An ingredient you may not know you can cook with is the leaves from fig trees. Strangely, fig trees are quite common in London – once you spot them, you’ll realise they’re everywhere. I think this fig leaf french toast is a perfect beginner recipe to use them in as it’s a low effort thing to make.
How to cook with fig leaves
Fig leaves have a very unique flavour which I think of as a herbal coconut note. They’re delicious and really easy to cook with – you need to clean and dry them, ‘toast’ them in a dry frying pan until crunchy and then use them to infuse liquid (like milk or alcohol). You then can strain the leaves off and discard them or blitz them into the liquid.
I prefer to strain them off as it provides a more subtle flavour and I’ve found that blitzing them can produce some bitterness.
Using fig leaves in desserts
I think the best way is to infuse the fig leaves into a dairy (or dairy substitute) like milk or cream which you will then use in your recipe. Here I’ve used them to infuse soy milk which became the base of the ‘custard’ for this French toast. You can blitz them into the milk but I prefer to strain them out as I have found in the past that blitzing them made the flavour too strong for my preference.
KCHossack Pottery x Top With Cinnamon Collaboration
The ceramics in the images here are all made by my lovely mum, Karin Hossack a.k.a. KC Hossack Pottery! We have collaborated on a series of recipes together showcasing her tableware and providing some exclusive pieces for purchase on her online shop.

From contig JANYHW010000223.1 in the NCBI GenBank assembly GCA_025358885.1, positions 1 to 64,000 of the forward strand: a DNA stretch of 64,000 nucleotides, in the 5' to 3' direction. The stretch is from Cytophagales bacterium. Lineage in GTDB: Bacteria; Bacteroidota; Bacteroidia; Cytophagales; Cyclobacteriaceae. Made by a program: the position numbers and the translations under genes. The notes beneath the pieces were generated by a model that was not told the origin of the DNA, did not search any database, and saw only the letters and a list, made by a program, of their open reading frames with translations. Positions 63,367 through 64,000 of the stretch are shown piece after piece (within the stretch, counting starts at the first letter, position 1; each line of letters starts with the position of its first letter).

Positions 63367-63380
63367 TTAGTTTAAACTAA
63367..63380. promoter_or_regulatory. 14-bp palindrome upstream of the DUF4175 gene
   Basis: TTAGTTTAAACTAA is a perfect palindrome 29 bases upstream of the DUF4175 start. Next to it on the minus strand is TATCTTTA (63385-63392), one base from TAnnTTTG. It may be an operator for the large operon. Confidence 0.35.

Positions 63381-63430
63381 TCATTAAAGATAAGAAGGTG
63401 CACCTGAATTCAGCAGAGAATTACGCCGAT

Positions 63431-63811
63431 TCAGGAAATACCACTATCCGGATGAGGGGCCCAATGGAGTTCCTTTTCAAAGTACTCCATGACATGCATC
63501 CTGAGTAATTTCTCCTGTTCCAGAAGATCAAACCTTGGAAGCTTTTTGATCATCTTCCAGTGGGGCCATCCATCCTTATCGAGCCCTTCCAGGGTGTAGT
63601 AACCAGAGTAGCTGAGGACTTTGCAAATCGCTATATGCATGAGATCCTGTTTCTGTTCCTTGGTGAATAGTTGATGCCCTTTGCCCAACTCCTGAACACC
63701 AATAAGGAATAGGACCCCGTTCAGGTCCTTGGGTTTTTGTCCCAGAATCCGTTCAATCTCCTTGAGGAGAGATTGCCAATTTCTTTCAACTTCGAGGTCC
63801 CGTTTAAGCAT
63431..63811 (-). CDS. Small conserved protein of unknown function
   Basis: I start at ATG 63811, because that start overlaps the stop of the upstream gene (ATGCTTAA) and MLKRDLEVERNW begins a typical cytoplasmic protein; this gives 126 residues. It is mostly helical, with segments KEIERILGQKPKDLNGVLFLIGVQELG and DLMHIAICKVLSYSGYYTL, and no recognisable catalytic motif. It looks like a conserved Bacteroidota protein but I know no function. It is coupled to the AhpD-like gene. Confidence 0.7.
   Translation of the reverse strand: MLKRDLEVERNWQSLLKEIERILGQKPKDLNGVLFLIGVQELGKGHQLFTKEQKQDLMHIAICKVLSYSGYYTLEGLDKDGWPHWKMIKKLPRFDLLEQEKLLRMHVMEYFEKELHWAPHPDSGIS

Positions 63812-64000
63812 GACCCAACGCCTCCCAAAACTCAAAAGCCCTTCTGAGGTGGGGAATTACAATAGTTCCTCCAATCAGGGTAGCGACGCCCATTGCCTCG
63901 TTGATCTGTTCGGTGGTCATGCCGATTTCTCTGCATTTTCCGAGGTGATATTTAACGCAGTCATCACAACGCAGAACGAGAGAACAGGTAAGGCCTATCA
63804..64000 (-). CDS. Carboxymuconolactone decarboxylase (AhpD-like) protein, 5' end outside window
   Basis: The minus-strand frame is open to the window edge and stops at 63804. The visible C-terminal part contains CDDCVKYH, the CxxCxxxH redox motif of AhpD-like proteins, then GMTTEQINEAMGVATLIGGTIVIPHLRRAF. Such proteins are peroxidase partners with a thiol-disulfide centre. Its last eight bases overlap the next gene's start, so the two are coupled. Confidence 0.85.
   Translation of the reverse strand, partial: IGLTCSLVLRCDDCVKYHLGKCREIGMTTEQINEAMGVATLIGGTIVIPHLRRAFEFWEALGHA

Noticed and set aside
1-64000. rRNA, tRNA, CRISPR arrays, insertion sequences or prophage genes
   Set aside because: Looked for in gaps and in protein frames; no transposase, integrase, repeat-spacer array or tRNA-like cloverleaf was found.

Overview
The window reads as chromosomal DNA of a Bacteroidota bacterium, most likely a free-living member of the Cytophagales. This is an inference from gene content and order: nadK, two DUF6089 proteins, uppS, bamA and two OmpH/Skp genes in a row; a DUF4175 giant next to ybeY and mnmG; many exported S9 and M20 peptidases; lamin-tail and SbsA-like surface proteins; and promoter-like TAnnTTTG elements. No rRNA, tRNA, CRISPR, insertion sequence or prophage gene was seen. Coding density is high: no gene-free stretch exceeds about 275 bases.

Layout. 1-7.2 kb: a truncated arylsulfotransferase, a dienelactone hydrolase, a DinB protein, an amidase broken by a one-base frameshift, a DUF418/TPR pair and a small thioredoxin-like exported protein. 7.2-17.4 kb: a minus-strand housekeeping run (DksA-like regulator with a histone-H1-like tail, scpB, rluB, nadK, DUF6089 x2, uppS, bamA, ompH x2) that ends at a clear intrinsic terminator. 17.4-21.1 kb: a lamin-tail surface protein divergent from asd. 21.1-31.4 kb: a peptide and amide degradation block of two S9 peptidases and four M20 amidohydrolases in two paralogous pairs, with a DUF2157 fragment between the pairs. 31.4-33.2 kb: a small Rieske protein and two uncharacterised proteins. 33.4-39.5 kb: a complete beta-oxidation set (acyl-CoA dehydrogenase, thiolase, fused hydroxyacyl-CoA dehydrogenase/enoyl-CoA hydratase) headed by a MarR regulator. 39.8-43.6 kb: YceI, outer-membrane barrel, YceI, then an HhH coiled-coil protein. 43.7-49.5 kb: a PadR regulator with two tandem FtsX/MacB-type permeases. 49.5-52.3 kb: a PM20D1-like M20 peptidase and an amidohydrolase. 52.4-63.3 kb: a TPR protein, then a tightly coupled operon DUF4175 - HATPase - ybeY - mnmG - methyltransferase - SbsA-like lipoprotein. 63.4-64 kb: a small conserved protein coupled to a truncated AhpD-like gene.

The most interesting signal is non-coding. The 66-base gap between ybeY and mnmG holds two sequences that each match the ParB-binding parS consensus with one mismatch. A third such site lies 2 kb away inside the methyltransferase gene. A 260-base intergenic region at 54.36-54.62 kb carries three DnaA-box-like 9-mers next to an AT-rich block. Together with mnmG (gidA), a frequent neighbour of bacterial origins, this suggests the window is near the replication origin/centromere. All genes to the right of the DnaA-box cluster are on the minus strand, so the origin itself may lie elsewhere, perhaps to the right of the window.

For this Autumnal brunch setting, using Karin’s Speckle Teal Shallow Daisy Bowls, I’ve made two recipes: this Fig Leaf French Toast as well as a Tomato Ricotta Flatbread drizzled with Chipotle-Garlic Butter.
Fig Leaf French Toast (vegan)
- 5 to 6 fresh fig leaves washed and dried
- 240 ml (1 cup) non-dairy milk I like oat milk
- 2 tbsp cornflour (cornstarch)
- 1 tbsp maple syrup
- 1 tsp vanilla paste or extract
- pinch salt
- 8 slices stale, sliced bread (or around 12 slices of baguette)
- 2 tbsp vegetable oil for frying
- 2 tbsp vegan butter for frying
- Remove the long stem from the fig leaves. Add to a large frying pan and 'toast' the leaves over a high heat, turning occasionally, until they curl up and seem dry/crisp. Remove from the heat.5 to 6 fresh fig leaves
- Place the milk into a small pot. Cut the fig leaves into small pieces and add to the pot, pushing down to submerge them in the milk.240 ml (1 cup) non-dairy milk, 5 to 6 fresh fig leaves
- Place the pot over a medium heat on the stove and warm the milk until just steaming. Remove from the heat and leave to steep for 15-30 minutes.
- Strain the milk into a wide, shallow dish, catching the fig leaves and discarding them. To the milk, whisk in the cornflour, maple syrup, vanilla and salt.2 tbsp cornflour (cornstarch), 1 tbsp maple syrup, pinch salt, 1 tsp vanilla paste or extract
- Dip each piece of bread into this mixture, turning to coat, and allowing it to sit in the liquid for ~20 seconds to get nicely soaked.8 slices stale, sliced bread
- Heat half of vegetable oil and butter in a non-stick frying pan over a medium heat. Once hot, add the soaked bread slices, fitting in as many as you can. Leave to cook until golden underneath then flip and let cook until the other side is golden. Repeat with any remaining slices of bread, adding more oil & butter to the pan as needed.2 tbsp vegetable oil, 2 tbsp vegan butter
- Serve the french toast warm with berries, dairy-free yoghurt and maple syrup. You can also sprinkle on a bit of granola for crunch.